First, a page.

Tom explained, "The opening of the movie, that montage before the stories start to unfold in detail, everything that is pre-title leading to Ben putting the gun in his mouth and then you see the title, that's basically what Lana had written that first day. And it's also like a blueprint for the audience. 'Okay, this is what you're going to get.' And of course, it's overwhelming. But the insanity of it seemed like it was flowing and there was a possibility that we could keep going like this. We would probably need to help the audience get themselves organized a little bit, but that we might be able to be completely fluidly constantly cutting from story to story because they are all one story."

I told them how many times now I've been asked by people, "Do I need to read the book before I see the movie?", and how I feel like the film works as its own thing, independent of the book completely at this point. It also seems to me that people who are fans of a property are often the ones who have the hardest time accepting the choices that have to made when you're adapting something.

Tom agreed, explaining, "The reality is that usually, the more you get away from it, the more it becomes its own thing, which is much more acceptable. Adaptations that are more strictly trying to follow every letter of the book, those can be for me more difficult to watch. Why would you just film the book? You need to make it a movie first, and it's a different medium. Make it work for your medium and use the assets that you have there. I think every person I've met so far who had read the book first really enjoyed the movie. 'Perfume' was much harder for me, and the reaction was much harder. You know how it can be, of course."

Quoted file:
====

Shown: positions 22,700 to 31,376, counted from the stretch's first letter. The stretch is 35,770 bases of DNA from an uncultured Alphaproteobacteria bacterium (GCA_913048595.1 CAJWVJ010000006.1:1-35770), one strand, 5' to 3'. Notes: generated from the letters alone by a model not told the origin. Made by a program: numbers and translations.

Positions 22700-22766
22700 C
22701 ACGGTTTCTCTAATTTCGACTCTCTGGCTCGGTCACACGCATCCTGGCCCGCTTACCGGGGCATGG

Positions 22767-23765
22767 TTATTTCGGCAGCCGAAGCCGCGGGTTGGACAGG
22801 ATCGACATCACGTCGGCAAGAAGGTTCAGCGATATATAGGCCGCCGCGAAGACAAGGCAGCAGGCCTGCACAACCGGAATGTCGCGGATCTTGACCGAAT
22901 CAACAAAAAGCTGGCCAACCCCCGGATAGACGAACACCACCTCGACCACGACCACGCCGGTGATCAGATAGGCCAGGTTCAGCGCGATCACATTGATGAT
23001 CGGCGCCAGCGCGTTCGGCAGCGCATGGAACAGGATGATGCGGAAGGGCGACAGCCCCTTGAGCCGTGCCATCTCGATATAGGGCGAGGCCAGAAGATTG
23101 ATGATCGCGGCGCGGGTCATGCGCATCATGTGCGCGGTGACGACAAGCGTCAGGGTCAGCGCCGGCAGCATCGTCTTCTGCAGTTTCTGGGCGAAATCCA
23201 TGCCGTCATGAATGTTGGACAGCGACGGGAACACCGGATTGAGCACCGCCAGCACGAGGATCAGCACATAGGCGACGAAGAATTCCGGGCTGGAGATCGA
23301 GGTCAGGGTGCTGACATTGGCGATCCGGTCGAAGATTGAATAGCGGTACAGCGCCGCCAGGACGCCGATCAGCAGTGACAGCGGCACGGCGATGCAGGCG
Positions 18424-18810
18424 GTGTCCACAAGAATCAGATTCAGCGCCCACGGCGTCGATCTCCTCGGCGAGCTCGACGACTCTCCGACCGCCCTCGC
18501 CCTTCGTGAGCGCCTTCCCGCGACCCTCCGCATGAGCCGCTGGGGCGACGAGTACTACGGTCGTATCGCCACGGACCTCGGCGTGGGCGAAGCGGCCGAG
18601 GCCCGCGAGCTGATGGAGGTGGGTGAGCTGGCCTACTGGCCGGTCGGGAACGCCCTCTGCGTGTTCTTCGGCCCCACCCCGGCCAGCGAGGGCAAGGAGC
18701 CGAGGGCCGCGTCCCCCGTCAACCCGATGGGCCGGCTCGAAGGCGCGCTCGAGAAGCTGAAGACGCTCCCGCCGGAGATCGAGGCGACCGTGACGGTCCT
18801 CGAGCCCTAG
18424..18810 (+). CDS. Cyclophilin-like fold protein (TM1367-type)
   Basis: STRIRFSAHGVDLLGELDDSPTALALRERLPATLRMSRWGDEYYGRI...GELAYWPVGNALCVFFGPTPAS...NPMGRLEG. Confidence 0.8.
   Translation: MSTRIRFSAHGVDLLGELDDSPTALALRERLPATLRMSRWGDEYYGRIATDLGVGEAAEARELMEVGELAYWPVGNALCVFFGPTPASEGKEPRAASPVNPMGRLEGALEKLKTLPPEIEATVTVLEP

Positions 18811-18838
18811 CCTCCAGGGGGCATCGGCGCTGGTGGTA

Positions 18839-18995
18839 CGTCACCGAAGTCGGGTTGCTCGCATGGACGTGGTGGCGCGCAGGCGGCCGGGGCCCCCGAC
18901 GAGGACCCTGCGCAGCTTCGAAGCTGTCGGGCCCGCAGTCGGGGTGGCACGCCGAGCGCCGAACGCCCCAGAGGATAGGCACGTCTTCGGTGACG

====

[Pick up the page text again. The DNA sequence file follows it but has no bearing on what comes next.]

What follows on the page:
Andy continued, "Our first friends and family screening went great. We had just close personal friends, people who had read the book and were huge fans of the book. Two of them were booksellers in Chicago. We were feeling pretty strong about this cut. It was very far down the line already, and it was the cut that we screened right before we took it to Warner Bros. But you could tell that there was something not quite right with everybody as they were getting into their seats."

Lana laughed. "It was like a storm rolling in."

Andy laughed as well as he went on. "They ended up watching the movie and they came out, and there was just this relief from them. They thought we were just idiots to try to adapt the book, and they thought that it was impossible to adapt."

Lana said, "Some of them had already formulated their gentle sort of non-answers. 'Oh, it's really good.' But then one of them, one of the bookshop owners, was in tears. He was like, 'I can't believe you did it.'"

I understand the reaction. When I saw it, there were less than ten of us in the room, and when the lights came up, there was a lot of looking down and not meeting anyone's eyes because we were all trying to gather ourselves emotionally. It's hard to walk out, red eyes and wet cheeks, and look cool in front of your peers. The film hit each of us for different reasons, though, and that's part of what made it impressive. There's room for you to have an individual response to what you see in it.

Tom said, "It's very interesting that now we're starting to get people who are starting to see it for the second or third time, and they are starting to say… I know this is true with all of our wives, but when they see it again, it hits them differently, and that's because today you might be more attuned to one of the layers that, in another screening, doesn't really matter so much. You know those images you can look at where sometimes things come out of it in 3D [editor's note -- The 'Magic Eye' images]? The film is like that, all based on your state of mind or your psyche."

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A respected critic and commentator for fifteen years, Drew McWeeny helped create the online film community as "Moriarty" at Ain't It Cool News, and now proudly leads two budding Film Nerds in their ongoing movie education.